WASHINGTON (Reuters) - Regulators closed eight U.S.-insured banks with combined assets of $2 billion on Friday, raising the number of failed banks to 96 this year, said the Federal Deposit Insurance Corp.
NAFH National Bank of Miami will take over three of the banks, which together had 23 branches and $1.39 billion in assets. NAFH is a newly chartered bank subsidiary of North American Financial Holdings, Inc, a bank holding company based in Charlotte, North Carolina.
“Together with our planned investment in TIB Bank, today’s transaction continues our progress toward building a strongly capitalized, high performing, regional bank,” NAFH Chairman and Chief Executive Gene Taylor said in a statement.
North American Financial Holdings says it raised $900 million in equity capital to invest in failed and undercapitalized banks. On June 29, it said it would invest $175 million in TIB Financial Corp in Naples, Florida.
The failed banks acquired by NAFH National Bank were:
- First National Bank of the South, Spartanburg, South Carolina, with $682 million in assets and $610 million in assets.
- Metro Bank of Dade County, Miami, with assets of $442.3 million and deposits of $391.3 million.
- Turnberry Bank, Aventura, Florida, with assets of 263.9 and deposits of $196.9 million.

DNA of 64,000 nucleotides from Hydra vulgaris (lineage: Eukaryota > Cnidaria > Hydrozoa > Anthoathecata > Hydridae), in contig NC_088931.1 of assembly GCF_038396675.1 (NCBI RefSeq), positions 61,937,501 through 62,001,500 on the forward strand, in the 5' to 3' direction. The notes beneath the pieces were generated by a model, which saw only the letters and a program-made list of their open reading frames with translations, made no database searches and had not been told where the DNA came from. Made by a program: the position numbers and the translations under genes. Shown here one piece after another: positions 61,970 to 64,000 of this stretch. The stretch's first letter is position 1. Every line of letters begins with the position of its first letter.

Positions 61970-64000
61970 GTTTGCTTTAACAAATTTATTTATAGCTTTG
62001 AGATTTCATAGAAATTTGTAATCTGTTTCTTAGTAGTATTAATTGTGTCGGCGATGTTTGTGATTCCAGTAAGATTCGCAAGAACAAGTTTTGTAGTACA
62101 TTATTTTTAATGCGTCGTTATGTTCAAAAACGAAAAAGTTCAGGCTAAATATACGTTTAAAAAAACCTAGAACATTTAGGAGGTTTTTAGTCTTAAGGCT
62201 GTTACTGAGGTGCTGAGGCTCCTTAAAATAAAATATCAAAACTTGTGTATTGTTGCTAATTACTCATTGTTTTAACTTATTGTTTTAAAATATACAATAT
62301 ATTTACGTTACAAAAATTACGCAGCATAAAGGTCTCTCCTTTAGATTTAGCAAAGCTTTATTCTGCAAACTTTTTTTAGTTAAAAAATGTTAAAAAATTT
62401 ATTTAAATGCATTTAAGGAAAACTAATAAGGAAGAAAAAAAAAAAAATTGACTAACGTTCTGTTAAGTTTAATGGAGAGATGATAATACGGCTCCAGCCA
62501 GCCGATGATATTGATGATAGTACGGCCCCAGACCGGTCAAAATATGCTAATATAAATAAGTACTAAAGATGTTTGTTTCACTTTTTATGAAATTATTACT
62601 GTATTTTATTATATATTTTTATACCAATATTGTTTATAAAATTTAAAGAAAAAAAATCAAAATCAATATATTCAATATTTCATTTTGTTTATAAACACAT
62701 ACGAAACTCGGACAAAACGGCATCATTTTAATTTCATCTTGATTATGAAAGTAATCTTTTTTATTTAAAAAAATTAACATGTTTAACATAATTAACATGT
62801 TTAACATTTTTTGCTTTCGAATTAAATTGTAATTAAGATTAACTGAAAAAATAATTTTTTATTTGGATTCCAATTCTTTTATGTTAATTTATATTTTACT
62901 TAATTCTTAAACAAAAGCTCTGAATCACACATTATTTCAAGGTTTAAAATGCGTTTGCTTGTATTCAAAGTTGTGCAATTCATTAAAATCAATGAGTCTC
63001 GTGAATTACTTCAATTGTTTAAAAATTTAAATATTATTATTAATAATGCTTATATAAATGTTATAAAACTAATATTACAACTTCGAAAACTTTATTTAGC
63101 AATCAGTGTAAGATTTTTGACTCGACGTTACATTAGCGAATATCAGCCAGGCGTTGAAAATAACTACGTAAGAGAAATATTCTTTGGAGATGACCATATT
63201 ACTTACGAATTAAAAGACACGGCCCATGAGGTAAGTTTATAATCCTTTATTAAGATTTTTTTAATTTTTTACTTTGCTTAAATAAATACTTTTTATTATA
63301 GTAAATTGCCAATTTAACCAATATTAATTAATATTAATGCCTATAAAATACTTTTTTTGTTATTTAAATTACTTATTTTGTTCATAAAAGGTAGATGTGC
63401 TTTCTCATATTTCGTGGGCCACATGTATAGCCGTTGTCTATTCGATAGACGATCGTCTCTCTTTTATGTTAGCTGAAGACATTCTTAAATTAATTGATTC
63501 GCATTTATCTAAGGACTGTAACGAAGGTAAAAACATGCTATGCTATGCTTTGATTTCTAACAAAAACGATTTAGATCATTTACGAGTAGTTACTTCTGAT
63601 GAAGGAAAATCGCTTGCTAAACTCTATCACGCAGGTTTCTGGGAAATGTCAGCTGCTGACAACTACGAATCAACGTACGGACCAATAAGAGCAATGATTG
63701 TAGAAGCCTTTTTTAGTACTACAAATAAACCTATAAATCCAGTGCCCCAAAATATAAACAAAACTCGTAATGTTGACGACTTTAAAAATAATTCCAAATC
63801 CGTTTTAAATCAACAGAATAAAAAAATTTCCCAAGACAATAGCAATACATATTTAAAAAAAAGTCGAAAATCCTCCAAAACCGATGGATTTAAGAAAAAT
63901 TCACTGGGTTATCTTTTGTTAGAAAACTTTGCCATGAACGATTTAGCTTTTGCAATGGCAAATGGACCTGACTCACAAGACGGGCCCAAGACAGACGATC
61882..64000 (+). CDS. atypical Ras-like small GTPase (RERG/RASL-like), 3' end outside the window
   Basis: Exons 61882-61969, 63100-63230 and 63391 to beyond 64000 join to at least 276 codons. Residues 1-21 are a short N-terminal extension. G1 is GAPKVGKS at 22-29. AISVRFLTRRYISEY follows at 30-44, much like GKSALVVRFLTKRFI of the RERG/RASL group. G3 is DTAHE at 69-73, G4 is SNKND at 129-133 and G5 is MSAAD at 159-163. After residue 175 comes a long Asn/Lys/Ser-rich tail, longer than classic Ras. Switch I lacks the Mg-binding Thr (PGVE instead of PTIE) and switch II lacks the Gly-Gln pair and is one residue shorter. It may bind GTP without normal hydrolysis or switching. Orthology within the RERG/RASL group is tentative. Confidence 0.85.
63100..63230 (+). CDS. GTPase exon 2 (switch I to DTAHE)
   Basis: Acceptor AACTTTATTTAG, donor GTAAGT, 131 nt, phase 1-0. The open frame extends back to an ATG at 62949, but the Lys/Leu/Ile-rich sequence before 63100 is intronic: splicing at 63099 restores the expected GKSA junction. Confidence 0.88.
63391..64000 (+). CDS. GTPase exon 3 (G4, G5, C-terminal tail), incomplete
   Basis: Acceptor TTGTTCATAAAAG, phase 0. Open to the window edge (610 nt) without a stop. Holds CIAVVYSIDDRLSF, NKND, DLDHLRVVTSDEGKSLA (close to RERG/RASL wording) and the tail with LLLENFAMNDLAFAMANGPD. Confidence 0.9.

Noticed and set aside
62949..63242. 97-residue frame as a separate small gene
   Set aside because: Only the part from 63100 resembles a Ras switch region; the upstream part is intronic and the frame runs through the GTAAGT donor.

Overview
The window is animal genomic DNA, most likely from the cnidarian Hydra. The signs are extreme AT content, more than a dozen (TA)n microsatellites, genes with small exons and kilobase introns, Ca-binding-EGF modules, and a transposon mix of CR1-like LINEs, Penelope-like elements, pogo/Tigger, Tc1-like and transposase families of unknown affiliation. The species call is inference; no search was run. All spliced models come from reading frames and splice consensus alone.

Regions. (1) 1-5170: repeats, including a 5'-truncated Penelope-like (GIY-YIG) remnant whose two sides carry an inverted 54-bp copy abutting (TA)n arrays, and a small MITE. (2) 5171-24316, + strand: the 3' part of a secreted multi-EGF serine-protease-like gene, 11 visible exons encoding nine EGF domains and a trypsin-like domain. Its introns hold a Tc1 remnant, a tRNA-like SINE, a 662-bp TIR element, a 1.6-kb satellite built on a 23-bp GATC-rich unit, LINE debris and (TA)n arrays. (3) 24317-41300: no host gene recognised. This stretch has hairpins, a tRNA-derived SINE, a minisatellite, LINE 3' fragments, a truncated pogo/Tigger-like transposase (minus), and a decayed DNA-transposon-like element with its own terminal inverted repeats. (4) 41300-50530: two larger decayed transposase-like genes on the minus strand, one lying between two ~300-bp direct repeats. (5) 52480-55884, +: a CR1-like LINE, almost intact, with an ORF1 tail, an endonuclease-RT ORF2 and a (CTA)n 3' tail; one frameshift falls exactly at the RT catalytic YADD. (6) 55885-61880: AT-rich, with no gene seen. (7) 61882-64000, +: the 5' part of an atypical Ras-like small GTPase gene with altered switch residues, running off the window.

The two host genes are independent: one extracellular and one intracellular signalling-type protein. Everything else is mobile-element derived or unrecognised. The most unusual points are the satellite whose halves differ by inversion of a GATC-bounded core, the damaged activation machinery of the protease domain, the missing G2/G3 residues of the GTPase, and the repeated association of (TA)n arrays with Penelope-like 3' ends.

The three failed banks were not affiliated, said FDIC. They will reopen as branches of NAFH National Bank using their current names.
Two banks in South Carolina and one in Michigan also were closed. FDIC said they were:
- Mainstreet Savings Bank, FSB, Hastings, Michigan, with $97.4 million in assets and $63.7 million in deposits. Commercial Bank, Alma, Michigan, will take over the Mainstreet, which will reopen on Saturday under Commercial’s name.
- Olde Cypress Community Bank, Clewiston, Florida, with $168.7 million in assets and $162.4 million in deposits. National Association, Winter Haven, Florida, will take over the bank, which will reopen on Saturday as a branch of CenterState.
- Woodlands Bank, Bluffton, South Carolina, with $376.2 million in assets and $355.3 million in deposits. Bank of the Ozarks, Little Rock, Arkansas, will take over the bank and its eight branches will reopen on Monday under the name of Bank of the Ozarks.
FDIC entered share-loss transactions with the successor banks. It estimated the closings will cost the Deposit Insurance Fund a total of $334.8 million.
Seventeen banks in Florida, three in South Carolina and four in Michigan have been closed by regulators this year.
Reporting by Charles Abbott; Editing by Richard Chang